She told her followers: ‘Saw Oppenheimer. Well, managed half of it. Disappointed that music & effects often drowned out the actors, I missed whole chunks of dialogue. 

BBC News star Jane Hill revealed she walked out of Oppenheimer as she was struggling to hear the dialogue

The film, which features Cillian Murphy (pictured) as the lead, has won a slew of plaudits from critics and general audiences 

‘Told the cinema I thought the sound needed rebalancing – staff said ‘we have this issue with all Christopher Nolan films’. Seriously?’

And it appears that several of her followers were in agreement, with some complaining of hearing issues with others confirming that sound issues are common in Nolan films including Batman Begins.

One person wrote: ‘It’s not the cinema, it’s the directors vision. Nolan has done this in a lot of his films.’

While another shared: ‘Colleague at work said that as well about the music drowning out the dialogue.’

‘Seems to be Nolan thing. I recall seeing one of his batman movies and having the same experience’, tweeted a third.

With another adding: ‘Yup. His movies always have sound issues.’ 

Jane was quick to add that she doesn’t blame the cinema for her poor experience, writing: ‘I should be clear that I don’t believe the problem was with the cinema?…. there was nothing wrong with the sound on the trailers!’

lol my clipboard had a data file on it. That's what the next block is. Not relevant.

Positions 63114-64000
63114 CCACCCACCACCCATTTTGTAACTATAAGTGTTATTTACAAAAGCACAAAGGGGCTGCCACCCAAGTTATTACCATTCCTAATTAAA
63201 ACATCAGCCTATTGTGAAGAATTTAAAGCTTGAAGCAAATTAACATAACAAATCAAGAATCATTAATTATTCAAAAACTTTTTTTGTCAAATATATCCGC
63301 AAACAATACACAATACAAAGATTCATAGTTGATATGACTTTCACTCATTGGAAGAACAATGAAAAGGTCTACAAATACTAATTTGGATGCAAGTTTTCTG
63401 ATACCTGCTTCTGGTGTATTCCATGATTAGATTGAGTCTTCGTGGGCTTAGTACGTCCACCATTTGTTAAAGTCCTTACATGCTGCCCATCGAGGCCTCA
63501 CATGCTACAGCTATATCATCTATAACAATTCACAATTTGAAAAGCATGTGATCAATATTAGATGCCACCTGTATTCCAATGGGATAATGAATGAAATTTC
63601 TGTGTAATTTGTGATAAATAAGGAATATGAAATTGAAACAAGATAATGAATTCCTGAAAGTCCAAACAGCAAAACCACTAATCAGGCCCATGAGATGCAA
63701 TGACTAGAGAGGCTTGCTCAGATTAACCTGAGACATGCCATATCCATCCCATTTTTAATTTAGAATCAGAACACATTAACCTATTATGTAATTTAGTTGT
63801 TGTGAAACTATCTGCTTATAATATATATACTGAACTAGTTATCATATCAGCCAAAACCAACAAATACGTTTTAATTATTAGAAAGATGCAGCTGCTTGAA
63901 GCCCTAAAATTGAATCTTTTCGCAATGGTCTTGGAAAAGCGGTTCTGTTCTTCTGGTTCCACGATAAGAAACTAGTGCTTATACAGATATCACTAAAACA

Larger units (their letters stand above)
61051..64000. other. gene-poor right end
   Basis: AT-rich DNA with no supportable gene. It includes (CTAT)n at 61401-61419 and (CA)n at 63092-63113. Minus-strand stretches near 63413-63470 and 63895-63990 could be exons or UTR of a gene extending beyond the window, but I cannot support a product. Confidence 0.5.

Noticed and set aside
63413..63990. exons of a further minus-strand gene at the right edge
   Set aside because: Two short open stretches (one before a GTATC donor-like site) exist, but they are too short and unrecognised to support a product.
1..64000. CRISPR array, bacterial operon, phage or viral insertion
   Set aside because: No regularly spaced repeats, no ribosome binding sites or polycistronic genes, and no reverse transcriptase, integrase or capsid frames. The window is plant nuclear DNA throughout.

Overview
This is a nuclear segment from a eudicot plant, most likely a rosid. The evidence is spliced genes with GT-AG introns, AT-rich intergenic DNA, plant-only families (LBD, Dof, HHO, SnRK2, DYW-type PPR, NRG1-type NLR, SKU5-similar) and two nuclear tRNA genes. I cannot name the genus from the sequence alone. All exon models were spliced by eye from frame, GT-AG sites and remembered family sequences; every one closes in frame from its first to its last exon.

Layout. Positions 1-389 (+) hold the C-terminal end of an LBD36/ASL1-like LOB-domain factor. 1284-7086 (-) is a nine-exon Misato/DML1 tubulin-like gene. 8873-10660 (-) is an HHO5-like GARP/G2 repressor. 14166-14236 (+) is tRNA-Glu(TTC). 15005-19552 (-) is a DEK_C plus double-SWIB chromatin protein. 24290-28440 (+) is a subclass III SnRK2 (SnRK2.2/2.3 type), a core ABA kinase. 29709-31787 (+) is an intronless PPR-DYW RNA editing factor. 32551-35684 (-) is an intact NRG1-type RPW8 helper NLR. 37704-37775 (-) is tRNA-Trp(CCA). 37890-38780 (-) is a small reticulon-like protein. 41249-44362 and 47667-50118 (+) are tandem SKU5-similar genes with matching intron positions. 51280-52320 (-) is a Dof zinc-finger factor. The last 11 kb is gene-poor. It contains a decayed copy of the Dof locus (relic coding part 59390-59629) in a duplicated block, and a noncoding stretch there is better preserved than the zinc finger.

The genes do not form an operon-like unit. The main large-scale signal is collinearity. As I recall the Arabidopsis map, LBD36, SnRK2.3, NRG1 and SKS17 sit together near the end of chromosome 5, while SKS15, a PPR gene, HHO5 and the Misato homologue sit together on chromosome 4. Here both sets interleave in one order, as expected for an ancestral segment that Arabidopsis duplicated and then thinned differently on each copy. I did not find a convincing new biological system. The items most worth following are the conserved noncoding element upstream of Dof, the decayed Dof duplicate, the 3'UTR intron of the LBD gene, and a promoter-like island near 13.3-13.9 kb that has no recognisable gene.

Before she then later shared her relief at not being the only person struggling to hear Oppenheimer’s dialogue. 

She penned: ‘Thanks for so many replies to my Oppenheimer observation. I’m relieved it’s not just me who couldn’t hear the dialogue… yet what madness! How can you follow a film if you can’t hear the actors?!’ 

Director Christopher Nolan recently addressed reports that the dialogue in the film is unintelligible due to the sound, confirming in an interview that it was a ‘artistic choice.’ 

Christopher Nolan’s latest epic tells the story of the theoretical physicist J. Robert Oppenheimer, also known as ‘father of the atomic bomb’, with Cillian Murphy nabbing the titular role, in which he delivers a chilling performance. 

BBC News star Jane Hill told her followers on Twitter: ‘Saw Oppenheimer. Well, managed half of it. Disappointed that music & effects often drowned out the actors, I missed whole chunks of dialogue’

Several followers agreed with her, and said it was something they had noticed in previous Christopher Nolan films 

Hill later revealed her relief that she was not the only person struggling to hear the dialogue 

The film received a perfect five stars from Daily Mail’s Brian Viner, who wrote that Nolan ‘magnificently’ balances thriller elements with ‘profound questions about the morality of laying Hiroshima and Nagasaki to nuclear waste.’

As well as Daily Mail’s glowing response, BBC and Empire both offered up five stars while The Guardian, Independent, Financial Times and Digital Spy gave four. 

The historical epic was almost universally praised for its chilling treatment of the development of the first nuclear bombs and for Cillian Murphy’s title performance.

Also getting plenty of praise were Nolan’s astounding ensemble cast of A-list actors — including Robert Downey Jr., Matt Damon, Florence Pugh and Emily Blunt — in small supporting roles.